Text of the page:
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Will the 3D printer make Santa's sleigh obsolete?

Child's Play
By PHILIP EIL  |  December 18, 2013

THE MIGHTY MO, "the future of toys."

When Wayne Losey was introduced at last week’s holiday-themed Providence Geeks gathering at AS220, co-host Jack Templin described him as “an action figure god.” Losey would later call this “disputable” in an interview with the Phoenix, but there’s no disputing the fame of the toys on his resume. In more than a decade as a designer for Hasbro, he worked on toys for Shrek, Jurassic Park, Pokemon, Batman, Superman, Spider-Man, Ghost Rider, and G.I. Joe.

But mega million-dollar franchises weren’t the subject of Losey’s Providence Geeks presentation; in fact, as he explained, they were part of the reason he set out to make it as an indie designer. “[I had] kind of had enough of the dictates of working on Star Wars or Ninja Turtles or Transformers or anything else,” Losey told the crowd as he introduced Mo, the pocket-sized plastic figurine standing on the stage behind him. Mo — a humanoid, highly-maneuverable toy made from 15 parts connected via ball and socket system — is the mascot of ModiBot, the “universal build system” that Losey runs out of dual work spaces in Providence and Pawtucket. “Welcome to the future of toys,” reads the ModiBot Kickstarter campaign that exceeded its $12,000 goal this summer.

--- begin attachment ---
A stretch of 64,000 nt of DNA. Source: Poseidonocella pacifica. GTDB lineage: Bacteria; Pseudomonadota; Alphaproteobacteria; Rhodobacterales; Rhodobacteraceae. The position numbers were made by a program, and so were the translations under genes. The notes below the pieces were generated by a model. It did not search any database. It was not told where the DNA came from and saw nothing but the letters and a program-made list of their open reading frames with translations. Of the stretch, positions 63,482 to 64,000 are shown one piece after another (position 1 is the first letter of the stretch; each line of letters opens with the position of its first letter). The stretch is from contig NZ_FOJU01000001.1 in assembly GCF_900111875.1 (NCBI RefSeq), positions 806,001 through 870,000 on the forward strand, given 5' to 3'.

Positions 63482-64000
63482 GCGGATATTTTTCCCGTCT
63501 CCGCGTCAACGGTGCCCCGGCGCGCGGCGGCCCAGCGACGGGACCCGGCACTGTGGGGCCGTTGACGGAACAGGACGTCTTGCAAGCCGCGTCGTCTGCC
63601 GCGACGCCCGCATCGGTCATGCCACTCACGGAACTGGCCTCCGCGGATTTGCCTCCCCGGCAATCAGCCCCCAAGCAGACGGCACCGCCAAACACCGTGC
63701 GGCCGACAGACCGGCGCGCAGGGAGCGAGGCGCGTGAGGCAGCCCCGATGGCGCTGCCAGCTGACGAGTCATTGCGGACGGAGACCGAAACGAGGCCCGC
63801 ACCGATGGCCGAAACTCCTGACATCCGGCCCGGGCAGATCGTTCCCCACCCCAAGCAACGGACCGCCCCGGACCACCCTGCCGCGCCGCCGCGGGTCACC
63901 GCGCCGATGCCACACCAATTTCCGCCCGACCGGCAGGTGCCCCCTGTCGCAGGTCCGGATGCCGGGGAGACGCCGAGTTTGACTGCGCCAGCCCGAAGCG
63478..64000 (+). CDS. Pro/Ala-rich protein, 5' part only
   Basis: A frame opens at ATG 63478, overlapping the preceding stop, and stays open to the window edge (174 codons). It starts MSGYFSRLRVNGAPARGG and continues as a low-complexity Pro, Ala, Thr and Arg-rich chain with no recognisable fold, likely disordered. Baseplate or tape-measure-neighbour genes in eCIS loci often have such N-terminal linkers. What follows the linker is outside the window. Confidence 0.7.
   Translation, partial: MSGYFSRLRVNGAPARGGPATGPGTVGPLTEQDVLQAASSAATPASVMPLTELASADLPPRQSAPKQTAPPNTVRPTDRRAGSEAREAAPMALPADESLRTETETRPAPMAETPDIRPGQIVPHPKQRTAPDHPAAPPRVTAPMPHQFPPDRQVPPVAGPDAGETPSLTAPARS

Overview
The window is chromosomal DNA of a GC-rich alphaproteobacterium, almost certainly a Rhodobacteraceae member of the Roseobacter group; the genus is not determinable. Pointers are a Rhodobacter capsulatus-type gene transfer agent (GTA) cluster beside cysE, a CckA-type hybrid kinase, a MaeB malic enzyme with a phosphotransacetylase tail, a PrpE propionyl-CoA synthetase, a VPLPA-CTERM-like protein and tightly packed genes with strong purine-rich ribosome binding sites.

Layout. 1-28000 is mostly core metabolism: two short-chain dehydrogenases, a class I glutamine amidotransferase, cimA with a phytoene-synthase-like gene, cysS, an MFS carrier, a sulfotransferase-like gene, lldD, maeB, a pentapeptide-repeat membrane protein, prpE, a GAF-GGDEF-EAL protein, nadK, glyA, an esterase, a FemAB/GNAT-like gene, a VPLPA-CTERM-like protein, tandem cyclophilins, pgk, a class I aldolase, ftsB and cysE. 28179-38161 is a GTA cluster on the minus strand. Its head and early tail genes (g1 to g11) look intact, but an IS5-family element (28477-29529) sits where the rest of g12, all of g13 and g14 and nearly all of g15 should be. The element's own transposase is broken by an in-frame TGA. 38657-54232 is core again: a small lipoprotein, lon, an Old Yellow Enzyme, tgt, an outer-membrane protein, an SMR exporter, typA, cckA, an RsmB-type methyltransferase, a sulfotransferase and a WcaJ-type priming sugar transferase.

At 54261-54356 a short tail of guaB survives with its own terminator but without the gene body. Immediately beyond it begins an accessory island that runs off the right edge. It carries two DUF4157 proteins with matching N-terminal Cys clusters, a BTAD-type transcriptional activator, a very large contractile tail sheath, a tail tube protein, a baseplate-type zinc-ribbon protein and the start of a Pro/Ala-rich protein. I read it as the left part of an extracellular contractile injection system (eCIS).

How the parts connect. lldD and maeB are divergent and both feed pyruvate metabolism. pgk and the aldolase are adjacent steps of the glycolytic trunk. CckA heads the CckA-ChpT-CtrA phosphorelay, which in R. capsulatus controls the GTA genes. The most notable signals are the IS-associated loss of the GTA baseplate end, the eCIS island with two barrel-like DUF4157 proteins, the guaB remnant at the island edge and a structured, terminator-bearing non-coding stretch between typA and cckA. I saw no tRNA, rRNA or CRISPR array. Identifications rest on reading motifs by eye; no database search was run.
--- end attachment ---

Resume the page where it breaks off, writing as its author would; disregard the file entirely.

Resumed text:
Losey, who grew up in Michigan playing with Lincoln Logs and Tinker Toys, told the AS220 crowd that ModiBot is “sort of a combination of LEGO Technics meets action figures.” While Mo and his female counterpart, Moli, are the most visible symbols of the system, they’re just a starting point, he says. On one hand, kids can outfit the figurines with the 3D-printed pistols, hockey sticks, cleaver axes, snorkel masks, Spartan helmets, and other accessories for sale on the vast online 3D printing bazaar, They’re also welcome to bypass Mo and Moli altogether to construct centaurs or raptors or Christmas trees or a pencil holders or whatever else they can conceive using ModiBot parts. By Losey’s description, that’s exactly what happened this spring at Maker Faire in San Mateo, California (billed as “The Greatest Show and Tell on Earth”) when he set up a table piled with ModiBot pieces and then watched kids stay mesmerized for hours, snapping together creatures and creations as their parents looked on. “What you saw is that it wasn’t just that the kids were having fun,” Losey said, “it’s that the parents really wanted the kids to have this kind of fun.”

So what’s ModiBot’s plan for world domination? This was a question posed by one of the geeks in attendance at AS220. Losey admitted that peering into the future can be tough, but he did predict that in five years, half of the audience will have a 3D printer in their home capable of printing in multiple colors and materials. “The optimal way that you’ll interact with ModiBot then,” he said, “is you’ll just decide from 20,000 parts, you’ll self-assemble, and. . . [then] just press ‘Print’ and it’ll come out of your printer.”

Santa couldn’t be reached for comment at the time this article went to press.

For more info on ModiBot, go to and

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